Mon Sep 19 04:00pm EDT
We've heard several times over the past few months that many NBA players live paycheck to paycheck, a state of affairs that undermines the conception that they're all overpaid children. It's amazing how expenses can pile up for young men with tons of new responsibilities.
Depending on who you ask, this lockout may last many more months. If that happens, many of these paycheck-to-paycheck players may need some financial help. The good news is that several union members are prepared to lend a helping hand, including one of the league's titans. From Lance Pugmire's interview with Billy Hunter for the Los Angeles Times (via EOB):
"They've been deeply involved in the meetings we've had. I know Kobe is intimately involved in interfacing with colleagues and sharing in a pool of revenue to help the others get through this. Kobe has volunteered to do that in the event others need, he and others are prepared to loan money if necessary."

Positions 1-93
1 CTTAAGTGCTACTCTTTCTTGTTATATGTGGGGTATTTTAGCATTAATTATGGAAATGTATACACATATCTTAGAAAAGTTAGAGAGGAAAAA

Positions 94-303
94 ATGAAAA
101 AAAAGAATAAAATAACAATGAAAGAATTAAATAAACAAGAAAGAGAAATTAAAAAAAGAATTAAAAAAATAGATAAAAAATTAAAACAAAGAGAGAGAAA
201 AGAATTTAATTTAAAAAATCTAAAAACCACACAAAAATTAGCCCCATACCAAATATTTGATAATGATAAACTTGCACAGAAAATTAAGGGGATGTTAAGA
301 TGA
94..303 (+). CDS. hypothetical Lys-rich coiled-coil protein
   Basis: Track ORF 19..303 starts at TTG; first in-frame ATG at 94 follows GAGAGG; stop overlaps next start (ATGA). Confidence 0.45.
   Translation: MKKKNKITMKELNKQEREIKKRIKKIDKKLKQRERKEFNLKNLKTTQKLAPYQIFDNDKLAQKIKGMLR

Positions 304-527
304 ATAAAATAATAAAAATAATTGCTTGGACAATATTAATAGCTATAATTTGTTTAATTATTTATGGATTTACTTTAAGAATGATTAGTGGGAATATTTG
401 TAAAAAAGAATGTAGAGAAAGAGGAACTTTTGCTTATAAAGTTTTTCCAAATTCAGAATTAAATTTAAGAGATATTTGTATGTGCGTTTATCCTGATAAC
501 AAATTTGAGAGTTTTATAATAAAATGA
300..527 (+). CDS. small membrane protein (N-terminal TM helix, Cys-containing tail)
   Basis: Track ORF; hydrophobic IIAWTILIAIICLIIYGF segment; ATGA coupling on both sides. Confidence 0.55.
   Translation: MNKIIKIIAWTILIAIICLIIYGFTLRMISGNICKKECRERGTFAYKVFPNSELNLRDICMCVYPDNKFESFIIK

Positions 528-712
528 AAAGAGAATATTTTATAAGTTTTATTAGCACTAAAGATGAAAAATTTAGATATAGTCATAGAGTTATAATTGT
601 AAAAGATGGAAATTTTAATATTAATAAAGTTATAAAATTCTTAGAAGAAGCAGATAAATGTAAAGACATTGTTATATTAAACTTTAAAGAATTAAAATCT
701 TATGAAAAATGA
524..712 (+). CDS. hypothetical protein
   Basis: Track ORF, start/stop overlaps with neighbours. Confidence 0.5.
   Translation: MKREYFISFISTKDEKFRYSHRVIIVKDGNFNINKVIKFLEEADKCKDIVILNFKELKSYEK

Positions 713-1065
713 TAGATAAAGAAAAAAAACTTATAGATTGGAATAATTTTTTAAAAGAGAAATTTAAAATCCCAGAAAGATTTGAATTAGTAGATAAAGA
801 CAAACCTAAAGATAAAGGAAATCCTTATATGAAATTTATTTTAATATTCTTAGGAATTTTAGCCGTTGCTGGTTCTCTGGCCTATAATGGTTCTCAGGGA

Congrats to Hunter for engaging in serious corporate-speak by using "interfacing with colleagues" when he means "having conversations." He is certainly proving that he deserves to hold on to his job as union leader whether decertification happens or not. Not everyone understands business culture that well.
The story here is odd for a few reasons. First, we've been conditioned to think that highly paid athletes are greedy egotists, not people that would help their peers when in need. Second, that's especially true of Bryant, who has been called a ballhog and teammate-freezer-outer since shortly after he entered the league as a prep star in 1996. While Kobe isn't typically discussed as a guy with many friends around the league, it's nice to see him going to bat for other athletes now.
Then again, for all we know he'll charge obscene interest rates and cut the knee ligaments of anyone who doesn't pay him back. The man would be a terrific loan shark. He'd even have a signature maiming: manipulating the jaw into a permanent underbite.
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